The relationship with the teacher, guru, (lama in Tibetan), is potentially one of the most fraught with misunderstanding and pitfalls. So much so that when Mahayana Buddhist teachings are given to modern people the topic of proper reliance on the guru, “The Root of the Path" is virtually never given at the beginning as it was traditionally.
Due to a combination of many factors such as for example, the presence of many charlatans nowadays posturing as realised teachers, the decline of faith in general, the rise of Individualism and (some would maintain, the decline of our good collective karma in these matters), many perceive the guru-disciple relationship, (guru-shishya parampara in sanskrit), as out of date.
In this course we will hope to illuminate all these factors, as well as listen, reflect and meditate together on what the teachings on the Stages of the Path of Mahayana Buddhism can tell us. We must do this, because if we look at the greatest practitioners from the last 2,600 years ago, right up to and including our present teachers, we can see that they all had gurus and regarded them with the utmost respect and devotion, understanding them to be indispensable to authentic spiritual realisation. Perhaps we too in the 21st century can elicit some of that devotion by clearly seeing and then practising its causes.
Participants should be prepared to engage in sessions of chanting, prostrations and meditation, in addition to lectures and discussion periods. On some of these days, we will take the Eight Mahayana Precepts.
Kabir Saxena was born to an English mother and an Indian father and raised in both Delhi and London, attending Oxford University where he studied History.
He met his main teachers Lama Thubten Yeshe and Lama Zopa Rinpoche in 1979 and has been living and working in FPMT Centres almost ever since, including helping to establish Root Institute in Bodh Gaya and serving as its Director for many years. He is currently the Spiritual Programme Coordinator of Tushita Delhi.
Kabir ji has been teaching Buddhism to Westerners and Indians in India and Nepal since 1988 and presents the Dharma in an appropriately humorous and meaningful way for modern students.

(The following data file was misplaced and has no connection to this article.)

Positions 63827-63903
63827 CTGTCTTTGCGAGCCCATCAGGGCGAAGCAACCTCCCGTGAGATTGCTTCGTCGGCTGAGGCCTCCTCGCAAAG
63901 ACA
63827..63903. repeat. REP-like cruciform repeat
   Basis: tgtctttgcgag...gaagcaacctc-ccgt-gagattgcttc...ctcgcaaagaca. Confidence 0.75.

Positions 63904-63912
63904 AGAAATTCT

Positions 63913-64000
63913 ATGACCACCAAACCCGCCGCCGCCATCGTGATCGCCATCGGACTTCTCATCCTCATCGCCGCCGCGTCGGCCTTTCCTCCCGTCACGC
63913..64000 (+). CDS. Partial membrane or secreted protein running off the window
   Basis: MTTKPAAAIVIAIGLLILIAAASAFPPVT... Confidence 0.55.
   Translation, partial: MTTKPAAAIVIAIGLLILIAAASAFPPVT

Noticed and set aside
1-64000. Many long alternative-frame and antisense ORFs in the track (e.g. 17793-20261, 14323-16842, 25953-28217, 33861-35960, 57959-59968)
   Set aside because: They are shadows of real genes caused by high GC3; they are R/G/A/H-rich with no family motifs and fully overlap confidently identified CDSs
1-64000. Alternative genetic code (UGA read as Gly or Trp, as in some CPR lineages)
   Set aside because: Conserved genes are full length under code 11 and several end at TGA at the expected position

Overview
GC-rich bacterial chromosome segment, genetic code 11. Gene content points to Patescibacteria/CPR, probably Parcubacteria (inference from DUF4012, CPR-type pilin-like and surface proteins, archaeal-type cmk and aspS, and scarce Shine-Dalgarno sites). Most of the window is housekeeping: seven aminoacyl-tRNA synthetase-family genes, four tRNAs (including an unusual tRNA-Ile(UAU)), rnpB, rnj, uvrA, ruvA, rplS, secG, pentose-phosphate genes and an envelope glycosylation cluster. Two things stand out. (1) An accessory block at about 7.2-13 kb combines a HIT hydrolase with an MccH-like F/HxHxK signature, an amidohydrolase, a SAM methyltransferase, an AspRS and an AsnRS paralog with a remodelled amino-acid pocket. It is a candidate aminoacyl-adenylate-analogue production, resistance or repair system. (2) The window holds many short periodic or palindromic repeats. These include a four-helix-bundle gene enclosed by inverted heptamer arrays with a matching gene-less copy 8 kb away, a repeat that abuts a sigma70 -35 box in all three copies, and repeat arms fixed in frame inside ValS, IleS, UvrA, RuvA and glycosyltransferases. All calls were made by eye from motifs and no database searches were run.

|Sat Dec 2|
|5:30 pm||Welcome to the course by the Spiritual Programme Coordinator|
|7:00 pm||Orientation session with Kabir ji|
|Sun Dec 3 – Thu Dec 7|
|6:45 am||Morning meditation|
|9:00 am||Teachings with with Kabir ji|
|10:45 am||Teachings with Kabir ji|
|2:00 pm||Teachings with Kabir ji|
|4:00 pm||Discussion and Q&A with Kabir ji|
|7:00 pm||Evening meditation|
|Fri Dec 8|
|6:15 am||Morning meditation with Kabir ji at Mahabodhi Stupa|
|7:30 am||Breakfast – takeaway picnic|
|8:30 am||Final Teachings with Kabir ji at Mahabodhi Stupa|
|10:30 am||Visit to Maitri Charitable Trust|
|12:00 noon||Big Lunch|
|1:00 pm||Tour of Root Institute and introduction to the charitible projects – Maitreya School, Shakyamuni Buddha Clinic and the Stupa Garden|
|3:00 pm||Film screening on Kyabje Lama Zopa Rinpoche|
Note: This schedule is subject to change.
Please note: Participants are expected maintain silence between supper and lunch
Students are most welcome to apply for individual or groups retreats here. To make the most of this special time, we would like to suggest the following:
It is good to settle all outside communication before you begin your retreat. Telling friends and family that you will be out of contact for the duration will significantly help to reduce distractions. Likewise, settling your travel arrangements, etc. before you come to Root Institute is highly advisable.
To maintain a healthy, calm, clear mind, observing silence will also bring you the mental space most conducive to retreat.
Practicing Dharma is a source of happiness, so rejoice in your efforts!
Thank you for thinking of Root Institute as your place for retreat. We will do our best to support you!
Root Institute is a delightful, semi-monastic meditation centre.
To maintain a conducive, spiritually harmonious atmosphere for inner reflection and meditation, we kindly ask all our students, guests and visitors to observe the following guidelines:
Respect all life: do not intentionally kill any living being, even small insects.
Respect others' property: do not steal or take anything not freely given.
Be honest and straightforward: do not lie or intentionally deceive others.
Be celibate: no sexual activity; this also includes no romantic holding hands, hugging, massages and other physical displays of affection.
Be alert and mindful:* avoid intoxicants such as alcohol, drugs and cigarettes; we encourage you to stop smoking while here, but if this is impossible, you can smoke outside the gates.
Be considerate of others' silence: keep silence in the appropriate areas and at all times during residential courses, especially in the meditation hall (gompa) and dormitories; no singing or playing music and, in general, maintain a quiet demeanour while on the property.
Be considerate of the monks and nuns: dress respectfully; please no shorts above the knee, tank-top shirts, or tight and revealing clothing.
Couples: can stay in the same room for two weeks or less under the celibacy policy.
Please be aware:
* The Bihar state government has passed laws totally prohibiting the sale and consumption of alcohol in the state, with very severe penalties! Please ensure that you do not carry any alcohol with you in Bihar.
Also, please note that those in service or teaching in FPMT centers and projects do not engage in the practice of Shugden and, due to our commitment to follow His Holiness the Dalai Lama's advice and support his work, we do not share our materials and facilities with those who knowingly continue to practice Shugden against his advice.